How Wedding Photography Works Into Your Wedding
This will be a big post because it’s important! Weddings require a ton of planning. That's it! I hope that clears everything up for you. Ok, no.
As a New England wedding photographer, I care about the wedding planning process for a few reasons, but there are two big ones. First, the planning impacts the images themselves. Second, it’s very important to me that I’m a beneficial presence at someone’s wedding, that I can help things go according to plan and make the wedding a successful event. I want to take a few minutes to talk about how these concepts play out.
There's an inherent tension in wedding photography. On one hand, a wedding is not a photoshoot. The photography serves the event, not the other way around. A photographer has no right to cause unnecessary delays or prioritize their pretenses over the enjoyment of guests or the wedding party. On the other hand, a photographer has a duty to do their best, and a photographer’s best work rarely “just happens.” Creativity and quality both need their own space. Sometimes you need equipment, sometimes people need help figuring out how to move and look their best. Sometimes the killer spot for photos is a quick walk down a path
So I need time, but I can’t take too much time. This is obvious and self-explanatory. No one wants to sit around, spending the day they worked so hard for, waiting for a photographer to fidget with his gear trying to figure out what to do. At this point it’s plain to see that I better know what I’m doing before the day even starts. Of course, it’s impossible to know exactly what’s going to happen on a wedding day, and everyone is going to have their hands full no matter what! So, planning for a wedding photographer is about creating opportunities to do good work without being a total drag.
My approach to planning is how I incorporate these ideas into my process. After booking a wedding, I travel to the venue. I look around, take shots of areas that look potentially cool and take a few notes.Sometimes I’ll check out potential secondary locations close to the venue. At home, I build a report for the clients. Basically this lets them know what I see and my general headspace so far; one spot is close to the ceremony space, so that works well for family. Or this indoor spot is easy to light in the event of rain. This patch of woods half a mile away would be fantastic for couples shots if you're down for that!. Stuff like that.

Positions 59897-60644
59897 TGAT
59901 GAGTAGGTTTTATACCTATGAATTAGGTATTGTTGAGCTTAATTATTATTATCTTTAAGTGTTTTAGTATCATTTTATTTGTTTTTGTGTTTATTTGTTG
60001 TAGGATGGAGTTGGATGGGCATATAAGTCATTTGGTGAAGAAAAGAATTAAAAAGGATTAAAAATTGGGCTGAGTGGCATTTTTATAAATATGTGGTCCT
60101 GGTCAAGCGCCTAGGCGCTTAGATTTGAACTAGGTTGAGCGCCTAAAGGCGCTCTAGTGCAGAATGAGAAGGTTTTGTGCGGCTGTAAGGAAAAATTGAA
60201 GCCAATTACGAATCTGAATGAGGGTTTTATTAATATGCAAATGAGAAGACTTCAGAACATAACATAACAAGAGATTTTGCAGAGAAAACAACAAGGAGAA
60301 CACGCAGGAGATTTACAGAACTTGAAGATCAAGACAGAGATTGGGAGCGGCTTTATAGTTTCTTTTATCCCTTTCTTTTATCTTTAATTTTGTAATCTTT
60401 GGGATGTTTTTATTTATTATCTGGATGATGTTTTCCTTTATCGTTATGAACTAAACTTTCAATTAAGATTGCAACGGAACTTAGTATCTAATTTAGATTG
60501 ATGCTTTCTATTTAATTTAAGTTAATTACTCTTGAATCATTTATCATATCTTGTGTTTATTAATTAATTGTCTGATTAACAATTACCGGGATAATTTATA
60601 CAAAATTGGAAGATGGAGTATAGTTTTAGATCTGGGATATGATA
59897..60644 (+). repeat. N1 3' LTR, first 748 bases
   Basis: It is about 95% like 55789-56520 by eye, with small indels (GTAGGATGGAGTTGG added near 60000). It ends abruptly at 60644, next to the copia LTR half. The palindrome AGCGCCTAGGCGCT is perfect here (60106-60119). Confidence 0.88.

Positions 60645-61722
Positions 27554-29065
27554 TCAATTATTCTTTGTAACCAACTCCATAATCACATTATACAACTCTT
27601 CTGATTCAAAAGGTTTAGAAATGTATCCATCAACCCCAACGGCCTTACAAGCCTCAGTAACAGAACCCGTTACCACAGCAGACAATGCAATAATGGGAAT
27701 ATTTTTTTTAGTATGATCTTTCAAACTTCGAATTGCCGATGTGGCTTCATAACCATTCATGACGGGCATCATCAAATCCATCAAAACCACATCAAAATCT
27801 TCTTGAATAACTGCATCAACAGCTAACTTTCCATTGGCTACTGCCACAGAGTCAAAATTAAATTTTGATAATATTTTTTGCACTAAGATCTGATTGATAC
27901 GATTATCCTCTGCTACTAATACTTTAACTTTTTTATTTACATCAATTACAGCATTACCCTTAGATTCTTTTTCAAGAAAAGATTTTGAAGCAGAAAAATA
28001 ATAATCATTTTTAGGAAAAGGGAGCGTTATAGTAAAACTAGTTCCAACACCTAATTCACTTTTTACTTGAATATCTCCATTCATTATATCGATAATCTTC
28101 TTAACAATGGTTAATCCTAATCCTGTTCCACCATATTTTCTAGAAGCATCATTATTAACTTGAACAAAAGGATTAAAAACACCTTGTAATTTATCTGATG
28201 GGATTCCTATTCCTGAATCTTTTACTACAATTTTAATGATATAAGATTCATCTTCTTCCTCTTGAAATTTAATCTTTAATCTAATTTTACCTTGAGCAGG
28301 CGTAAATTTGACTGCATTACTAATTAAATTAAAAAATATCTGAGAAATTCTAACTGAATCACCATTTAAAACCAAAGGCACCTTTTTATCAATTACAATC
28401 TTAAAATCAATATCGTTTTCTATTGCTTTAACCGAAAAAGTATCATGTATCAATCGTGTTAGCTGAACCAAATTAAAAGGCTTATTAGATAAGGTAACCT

This starts a conversation and gives the client a realistic idea of what their photography could be like. If they really like an idea, we all know the logistics and can plan for it. If they don’t like an idea, we ditch it. As the wedding date gets closer and more concrete timelines get built with other vendors, the clients and I have the info we need to build an accurate and cohesive plan for the day. I then make a detailed schedule with stages of the day, showing (as accurately as is reasonable) when which photos will happen. I share this schedule with the clients, their attendants and sometimes designated family members. This isn’t so I can be a tyrant about the schedule and take over the day, but just so everyone at least has a plan in the back of their heads and there are no surprises coming from my end on the wedding day.
That last bit is important. Most of the time, wedding days go just a little sideways from any schedule. That’s normal! One thing that a good wedding photographer knows is how to adapt a plan in real time. This just comes from experience. If time runs over on any part of the day, 99 times out of 100, it’s very easy to move some time slotted for photos to parts of the day that are likely to be more convenient. I wouldn’t be doing anyone any favors by trying to force photos at a time where it’s going to negatively impact something else that’s important. So we build a plan, make reasonable efforts to stick to it, but keep the integrity of the wedding day as a priority. If I do my preparation properly, and communicate it effectively, this is a breeze.
I hope this was illuminating as to how I look at the logistics of wedding photography. In another piece I’ll talk about common stress points in wedding schedules; things that tend to disrupt a plan not just for photography, but the whole experience, and steps you can take to avoid or minimize them. If you have any questions, or want to know more, please reach out. I’d love to hear from you!